Wednesday 10/10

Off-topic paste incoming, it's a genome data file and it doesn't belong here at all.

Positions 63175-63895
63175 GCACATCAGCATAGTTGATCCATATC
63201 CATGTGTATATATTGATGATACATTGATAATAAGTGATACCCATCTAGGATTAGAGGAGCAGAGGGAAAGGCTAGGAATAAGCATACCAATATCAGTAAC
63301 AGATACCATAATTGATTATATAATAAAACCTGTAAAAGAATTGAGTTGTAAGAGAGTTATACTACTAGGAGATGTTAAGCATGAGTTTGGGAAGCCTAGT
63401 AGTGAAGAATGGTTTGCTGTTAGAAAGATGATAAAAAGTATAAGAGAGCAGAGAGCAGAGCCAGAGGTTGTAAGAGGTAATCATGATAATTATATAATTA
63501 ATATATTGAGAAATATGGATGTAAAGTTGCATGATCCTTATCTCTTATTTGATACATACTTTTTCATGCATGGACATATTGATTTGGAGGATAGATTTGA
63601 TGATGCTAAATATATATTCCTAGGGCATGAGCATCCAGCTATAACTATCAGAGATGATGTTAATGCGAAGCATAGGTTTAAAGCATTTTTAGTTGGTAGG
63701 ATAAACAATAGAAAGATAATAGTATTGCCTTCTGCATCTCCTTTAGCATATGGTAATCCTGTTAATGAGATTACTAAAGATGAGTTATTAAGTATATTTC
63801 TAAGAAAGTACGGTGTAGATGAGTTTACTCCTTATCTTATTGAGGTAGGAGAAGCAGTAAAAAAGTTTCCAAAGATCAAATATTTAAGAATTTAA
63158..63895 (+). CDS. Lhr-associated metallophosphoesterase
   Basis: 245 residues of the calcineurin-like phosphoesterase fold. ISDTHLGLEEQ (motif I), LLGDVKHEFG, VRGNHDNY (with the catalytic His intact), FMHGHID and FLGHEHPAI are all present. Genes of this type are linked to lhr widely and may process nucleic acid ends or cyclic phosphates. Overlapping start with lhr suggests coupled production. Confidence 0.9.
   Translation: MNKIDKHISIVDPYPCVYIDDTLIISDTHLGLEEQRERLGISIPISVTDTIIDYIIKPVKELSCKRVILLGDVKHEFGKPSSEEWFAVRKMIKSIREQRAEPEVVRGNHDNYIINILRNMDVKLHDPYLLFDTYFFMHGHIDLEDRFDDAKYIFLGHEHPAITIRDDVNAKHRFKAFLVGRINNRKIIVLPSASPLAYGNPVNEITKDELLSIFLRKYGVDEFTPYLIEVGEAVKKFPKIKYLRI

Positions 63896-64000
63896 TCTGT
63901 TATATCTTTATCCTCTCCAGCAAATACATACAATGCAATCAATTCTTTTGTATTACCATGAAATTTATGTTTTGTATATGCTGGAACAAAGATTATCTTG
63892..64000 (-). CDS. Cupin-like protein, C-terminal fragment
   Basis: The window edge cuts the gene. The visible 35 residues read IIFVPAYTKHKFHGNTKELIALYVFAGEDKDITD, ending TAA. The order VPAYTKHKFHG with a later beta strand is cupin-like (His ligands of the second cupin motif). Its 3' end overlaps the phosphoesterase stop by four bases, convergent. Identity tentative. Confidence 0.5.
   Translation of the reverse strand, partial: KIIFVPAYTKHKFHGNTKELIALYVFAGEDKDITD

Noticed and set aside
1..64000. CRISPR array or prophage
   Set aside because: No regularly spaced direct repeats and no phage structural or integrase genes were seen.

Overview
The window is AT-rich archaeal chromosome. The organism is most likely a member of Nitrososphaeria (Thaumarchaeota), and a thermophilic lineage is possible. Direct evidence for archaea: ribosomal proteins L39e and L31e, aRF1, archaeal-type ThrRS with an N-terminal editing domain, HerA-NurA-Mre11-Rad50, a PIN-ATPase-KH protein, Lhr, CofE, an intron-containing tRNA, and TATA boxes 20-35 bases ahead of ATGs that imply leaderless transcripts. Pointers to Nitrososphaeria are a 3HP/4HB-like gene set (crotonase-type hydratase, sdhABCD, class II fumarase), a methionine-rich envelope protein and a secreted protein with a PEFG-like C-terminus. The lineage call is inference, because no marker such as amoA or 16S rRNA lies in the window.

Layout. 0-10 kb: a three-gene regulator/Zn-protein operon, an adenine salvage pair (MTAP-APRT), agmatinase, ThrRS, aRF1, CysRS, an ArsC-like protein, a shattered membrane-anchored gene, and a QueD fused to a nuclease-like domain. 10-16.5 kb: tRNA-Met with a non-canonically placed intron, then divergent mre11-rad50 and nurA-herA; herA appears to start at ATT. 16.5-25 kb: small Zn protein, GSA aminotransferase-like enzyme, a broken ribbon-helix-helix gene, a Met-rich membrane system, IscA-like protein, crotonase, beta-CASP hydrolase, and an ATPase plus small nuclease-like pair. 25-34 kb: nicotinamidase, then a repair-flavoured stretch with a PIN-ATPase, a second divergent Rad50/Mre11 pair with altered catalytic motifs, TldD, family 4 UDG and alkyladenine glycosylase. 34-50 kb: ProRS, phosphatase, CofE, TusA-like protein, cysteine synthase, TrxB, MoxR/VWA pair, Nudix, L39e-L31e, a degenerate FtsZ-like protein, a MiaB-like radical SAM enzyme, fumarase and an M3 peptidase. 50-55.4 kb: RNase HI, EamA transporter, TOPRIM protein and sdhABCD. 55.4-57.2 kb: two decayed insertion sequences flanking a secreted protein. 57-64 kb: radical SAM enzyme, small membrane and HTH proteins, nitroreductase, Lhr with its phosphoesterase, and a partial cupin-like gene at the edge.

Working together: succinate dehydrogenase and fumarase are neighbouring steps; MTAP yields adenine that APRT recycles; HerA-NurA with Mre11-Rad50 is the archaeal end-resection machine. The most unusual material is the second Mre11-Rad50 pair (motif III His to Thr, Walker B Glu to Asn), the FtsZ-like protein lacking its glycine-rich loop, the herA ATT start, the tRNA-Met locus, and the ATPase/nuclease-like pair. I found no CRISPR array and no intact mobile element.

When Professor Sirotta played his piece for the class on Wednesday, I was reminded of the discussion we had a few minutes before about the cultural clichés that can be portrayed through music.  Just like Liu’s music in “Turandot” had a distinct chinese sound, Professor Sirotta’s piece painted a picture in my mind of the small European shtetls where the Jewish people lived.  The professor said that the words of Oyfn Pripotshok, the song on which his own piece is based, describes a Rabbi who is teaching young children the Hebrew alphabet.  The Rabbi warns the children that they will experience pain and exiles, and they must strengthen themselves by these letters.  The slow tune of the stringed instruments in “Fantasia Pripotshok” makes the piece sound like an old Jewish European song and seems to portray the culture of which the words of the song speak of.  Then, amongst the low, slow violin sounds, Sirotta includes transitions that that have a different sound from the rest of the song.  These periods of the piece incorporate instruments like the tambourine that do not sound like the Jewish European style.  These musical transitions might be symbolizing the Jewish exiles of which the Rabbi spoke of, where the Jews had to leave their shtetl homes for other places and other cultures.